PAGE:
māte

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Latvian[edit]

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 māte on Latvian Wikipedia
Māte un bērns

Etymology[edit]

From Proto-Balto-Slavic *māˀtē[1], from Proto-Indo-European *méh₂tēr (mother), where the initial *ma, *meh₂ may have originally been a child's call or nursery word.

Cognates include Lithuanian mótė (woman, wife) (dialectally also “mother”) móteris (woman), mótina (mother), Old Prussian mūti, muti, mothe, Sudovian ate (< *māte), Proto-Slavic *mati, *matere (genitive) (Russian мать (matʹ), матери (máteri), Belarusian маць (macʹ), Ukrainian мати (máty), Bulgarian мати (máti), матер (máter), Czech máti, archaic Polish mać), Proto-Germanic *mōdēr (Old Saxon mōdar, Old English mōdor, English mother, Old Norse móðir, Old High German muoter, German Mutter), Sanskrit मातृ (mā́tṛ), Avestan 𐬨𐬁𐬙𐬀𐬭 (mātar), Ancient Greek μήτηρ (mḗtēr), Doric μάτηρ (mátēr), Latin māter.[2]

Pronunciation[edit]

Noun[edit]

māte f (5th declension)

  1. mother (female parent)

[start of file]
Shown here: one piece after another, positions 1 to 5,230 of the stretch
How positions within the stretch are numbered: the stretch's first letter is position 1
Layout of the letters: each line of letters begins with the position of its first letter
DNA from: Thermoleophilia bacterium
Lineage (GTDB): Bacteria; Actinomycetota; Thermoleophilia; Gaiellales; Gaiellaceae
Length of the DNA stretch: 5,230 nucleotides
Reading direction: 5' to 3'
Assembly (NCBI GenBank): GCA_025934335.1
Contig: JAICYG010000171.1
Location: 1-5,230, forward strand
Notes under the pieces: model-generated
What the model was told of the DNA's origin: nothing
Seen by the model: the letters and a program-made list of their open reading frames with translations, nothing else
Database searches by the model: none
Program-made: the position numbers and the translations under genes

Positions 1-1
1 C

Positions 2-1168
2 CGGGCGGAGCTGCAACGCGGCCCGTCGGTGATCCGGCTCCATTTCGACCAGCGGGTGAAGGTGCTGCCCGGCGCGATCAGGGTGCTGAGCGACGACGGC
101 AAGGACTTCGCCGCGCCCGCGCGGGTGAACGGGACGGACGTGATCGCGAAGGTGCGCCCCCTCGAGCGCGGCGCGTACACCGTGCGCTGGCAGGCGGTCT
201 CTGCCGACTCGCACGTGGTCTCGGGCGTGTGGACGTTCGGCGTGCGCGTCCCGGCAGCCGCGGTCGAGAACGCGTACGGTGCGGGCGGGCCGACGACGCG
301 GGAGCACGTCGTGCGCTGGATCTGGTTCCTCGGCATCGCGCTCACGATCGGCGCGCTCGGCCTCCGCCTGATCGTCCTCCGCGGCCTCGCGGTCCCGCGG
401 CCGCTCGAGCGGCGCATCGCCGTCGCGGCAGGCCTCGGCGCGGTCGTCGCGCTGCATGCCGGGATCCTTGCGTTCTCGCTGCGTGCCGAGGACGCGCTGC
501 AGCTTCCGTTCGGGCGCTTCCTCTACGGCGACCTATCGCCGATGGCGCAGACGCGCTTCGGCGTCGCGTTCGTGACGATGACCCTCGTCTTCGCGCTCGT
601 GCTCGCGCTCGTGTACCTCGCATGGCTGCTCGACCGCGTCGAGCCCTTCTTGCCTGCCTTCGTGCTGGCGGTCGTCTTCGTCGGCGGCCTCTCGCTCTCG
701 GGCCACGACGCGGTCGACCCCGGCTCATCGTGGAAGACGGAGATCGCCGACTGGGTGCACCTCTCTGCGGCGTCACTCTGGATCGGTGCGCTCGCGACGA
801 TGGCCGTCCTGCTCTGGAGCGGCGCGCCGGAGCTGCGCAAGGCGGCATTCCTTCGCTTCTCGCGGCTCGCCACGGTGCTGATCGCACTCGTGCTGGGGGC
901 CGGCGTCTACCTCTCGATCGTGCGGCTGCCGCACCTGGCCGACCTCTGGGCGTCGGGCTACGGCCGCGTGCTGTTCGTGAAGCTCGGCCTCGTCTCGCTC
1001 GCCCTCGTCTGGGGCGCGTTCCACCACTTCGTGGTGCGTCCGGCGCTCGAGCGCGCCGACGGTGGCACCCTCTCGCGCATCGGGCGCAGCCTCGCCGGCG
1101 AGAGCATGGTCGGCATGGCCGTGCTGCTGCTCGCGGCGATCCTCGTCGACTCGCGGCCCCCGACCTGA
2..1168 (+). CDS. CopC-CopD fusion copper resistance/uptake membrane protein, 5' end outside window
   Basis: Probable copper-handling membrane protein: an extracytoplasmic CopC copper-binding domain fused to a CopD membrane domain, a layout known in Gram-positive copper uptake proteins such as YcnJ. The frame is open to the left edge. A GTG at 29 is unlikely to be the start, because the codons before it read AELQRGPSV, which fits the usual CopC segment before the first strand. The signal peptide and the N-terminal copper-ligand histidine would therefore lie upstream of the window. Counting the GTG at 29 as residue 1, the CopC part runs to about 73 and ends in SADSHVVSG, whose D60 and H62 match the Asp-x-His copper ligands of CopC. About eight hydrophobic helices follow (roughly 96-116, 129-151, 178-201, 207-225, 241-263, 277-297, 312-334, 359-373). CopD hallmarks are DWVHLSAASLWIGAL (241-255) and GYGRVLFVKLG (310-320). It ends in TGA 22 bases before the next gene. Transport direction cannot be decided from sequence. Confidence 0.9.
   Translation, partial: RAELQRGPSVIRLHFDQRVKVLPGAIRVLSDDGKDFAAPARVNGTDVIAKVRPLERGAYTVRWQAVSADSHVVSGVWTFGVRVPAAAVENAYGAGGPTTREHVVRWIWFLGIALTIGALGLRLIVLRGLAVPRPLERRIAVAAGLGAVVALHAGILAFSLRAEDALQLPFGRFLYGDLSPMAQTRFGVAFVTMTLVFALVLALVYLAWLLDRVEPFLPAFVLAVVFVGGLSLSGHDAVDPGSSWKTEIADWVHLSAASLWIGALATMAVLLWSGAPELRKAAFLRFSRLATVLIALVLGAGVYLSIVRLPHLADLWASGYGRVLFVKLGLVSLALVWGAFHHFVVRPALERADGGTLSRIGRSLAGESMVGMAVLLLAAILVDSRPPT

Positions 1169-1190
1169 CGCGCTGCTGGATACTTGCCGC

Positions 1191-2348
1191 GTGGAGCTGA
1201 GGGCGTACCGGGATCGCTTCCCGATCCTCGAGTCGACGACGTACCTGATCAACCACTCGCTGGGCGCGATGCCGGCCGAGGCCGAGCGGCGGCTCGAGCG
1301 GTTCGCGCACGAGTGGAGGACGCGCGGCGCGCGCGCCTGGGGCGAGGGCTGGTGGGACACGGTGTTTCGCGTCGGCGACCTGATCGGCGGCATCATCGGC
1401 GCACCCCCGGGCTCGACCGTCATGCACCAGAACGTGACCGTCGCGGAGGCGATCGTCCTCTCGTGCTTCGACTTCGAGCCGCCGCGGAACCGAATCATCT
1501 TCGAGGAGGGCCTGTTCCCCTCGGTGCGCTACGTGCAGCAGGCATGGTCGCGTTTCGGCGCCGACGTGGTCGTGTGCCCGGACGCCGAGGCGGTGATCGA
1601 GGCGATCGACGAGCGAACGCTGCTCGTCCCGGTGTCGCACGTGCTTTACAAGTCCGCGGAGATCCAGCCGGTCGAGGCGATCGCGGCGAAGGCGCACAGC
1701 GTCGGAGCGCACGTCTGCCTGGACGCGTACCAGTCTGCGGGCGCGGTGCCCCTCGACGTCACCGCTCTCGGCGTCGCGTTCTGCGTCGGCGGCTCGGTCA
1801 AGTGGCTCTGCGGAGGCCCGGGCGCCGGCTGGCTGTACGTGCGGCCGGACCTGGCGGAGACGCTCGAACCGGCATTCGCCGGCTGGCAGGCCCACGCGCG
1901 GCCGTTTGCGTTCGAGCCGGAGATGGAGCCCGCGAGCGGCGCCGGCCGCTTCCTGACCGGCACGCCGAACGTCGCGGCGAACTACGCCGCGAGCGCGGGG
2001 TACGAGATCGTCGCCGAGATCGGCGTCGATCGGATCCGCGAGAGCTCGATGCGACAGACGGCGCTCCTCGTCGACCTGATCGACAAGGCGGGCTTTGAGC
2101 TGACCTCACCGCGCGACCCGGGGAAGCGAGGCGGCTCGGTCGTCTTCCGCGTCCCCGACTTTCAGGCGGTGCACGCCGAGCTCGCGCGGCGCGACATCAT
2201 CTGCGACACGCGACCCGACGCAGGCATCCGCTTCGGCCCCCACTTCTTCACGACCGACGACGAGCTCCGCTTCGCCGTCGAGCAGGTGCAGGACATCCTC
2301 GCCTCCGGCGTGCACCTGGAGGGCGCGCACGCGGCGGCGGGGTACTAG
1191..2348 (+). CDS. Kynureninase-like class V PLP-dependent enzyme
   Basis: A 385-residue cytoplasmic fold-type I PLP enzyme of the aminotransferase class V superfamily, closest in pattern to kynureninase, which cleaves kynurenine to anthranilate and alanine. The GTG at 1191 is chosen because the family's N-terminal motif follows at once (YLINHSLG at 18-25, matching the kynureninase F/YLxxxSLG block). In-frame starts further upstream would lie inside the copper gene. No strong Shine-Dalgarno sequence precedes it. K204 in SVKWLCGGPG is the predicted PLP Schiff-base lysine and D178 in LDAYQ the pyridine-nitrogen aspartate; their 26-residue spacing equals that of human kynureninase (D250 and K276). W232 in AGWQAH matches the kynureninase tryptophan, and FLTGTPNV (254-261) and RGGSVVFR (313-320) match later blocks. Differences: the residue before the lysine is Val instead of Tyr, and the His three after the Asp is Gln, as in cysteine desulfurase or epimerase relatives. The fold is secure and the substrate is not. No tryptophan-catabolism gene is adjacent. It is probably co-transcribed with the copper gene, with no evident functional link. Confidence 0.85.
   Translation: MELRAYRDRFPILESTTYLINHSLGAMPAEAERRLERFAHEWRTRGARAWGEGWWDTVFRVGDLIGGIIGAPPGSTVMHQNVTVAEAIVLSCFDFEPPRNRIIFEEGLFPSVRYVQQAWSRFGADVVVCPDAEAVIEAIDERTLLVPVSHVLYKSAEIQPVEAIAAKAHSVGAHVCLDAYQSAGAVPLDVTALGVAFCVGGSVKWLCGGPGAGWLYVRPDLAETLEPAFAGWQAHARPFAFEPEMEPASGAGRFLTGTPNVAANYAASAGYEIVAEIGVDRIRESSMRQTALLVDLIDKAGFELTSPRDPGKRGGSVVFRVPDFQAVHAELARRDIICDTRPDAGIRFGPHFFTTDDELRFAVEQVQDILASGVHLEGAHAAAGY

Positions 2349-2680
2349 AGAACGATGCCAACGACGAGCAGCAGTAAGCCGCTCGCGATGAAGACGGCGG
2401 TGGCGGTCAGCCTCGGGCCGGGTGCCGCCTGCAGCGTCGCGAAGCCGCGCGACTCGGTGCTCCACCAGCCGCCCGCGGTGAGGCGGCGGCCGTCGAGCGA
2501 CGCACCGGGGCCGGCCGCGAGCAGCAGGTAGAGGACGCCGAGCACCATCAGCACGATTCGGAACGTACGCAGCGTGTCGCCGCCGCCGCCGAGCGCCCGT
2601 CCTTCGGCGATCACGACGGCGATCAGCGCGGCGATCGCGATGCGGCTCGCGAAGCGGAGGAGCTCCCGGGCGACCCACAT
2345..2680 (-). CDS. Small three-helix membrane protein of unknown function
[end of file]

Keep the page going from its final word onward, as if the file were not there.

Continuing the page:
mātes mīlestība, rūpes, piensmother's love, care, milk
    māte un bērnsmother and child
    daudzbērnu mātea many-child mother
    vientuļā mātesingle (= unmarried) mother
    mātes valodamother tongue (= native language)
    mātes un bērna aizsardzībamother and child protection
    bērni palikuši bez māteschildren left without a mother
    aizstāt kādam mātito replace someone's mother
    būt mātes cerībāsto be in hope of mother (= to be pregnant)
    mazā meitenīte kā mazs cinītis sēdēja mātei blakusthe little girl, like a little hill, sat next to (her) mother
  2. female individual of some animal species
    briežu, vilku, lāču māte' deer, wolf, bear mother (= female)
    bišu mātequeen bee
  3. (affectionate) an older woman
    piesēdies, māt! — take a seat, mother!
    meža māteforest mother (= a mythical being)

Declension[edit]

Antonyms[edit]

Derived terms[edit]

See also[edit]

References[edit]

  1. ^ Kim, Ronald (forth.), “The Phonology of Balto-Slavic”, in Jared S. Klein, Brian Joseph, and Matthias Fritz, editors, Comparative Indo-European Linguistics: An International Handbook of Language Comparison and the Reconstruction of Indo-European[1], Berlin: de Gruyter
  2. ^ Karulis, Konstantīns (1992), “māte”, in Latviešu Etimoloģijas Vārdnīca (in Latvian), Rīga: AVOTS, ISBN 9984-700-12-7
  • māte in some Latvian dictionary at tezaurs.lv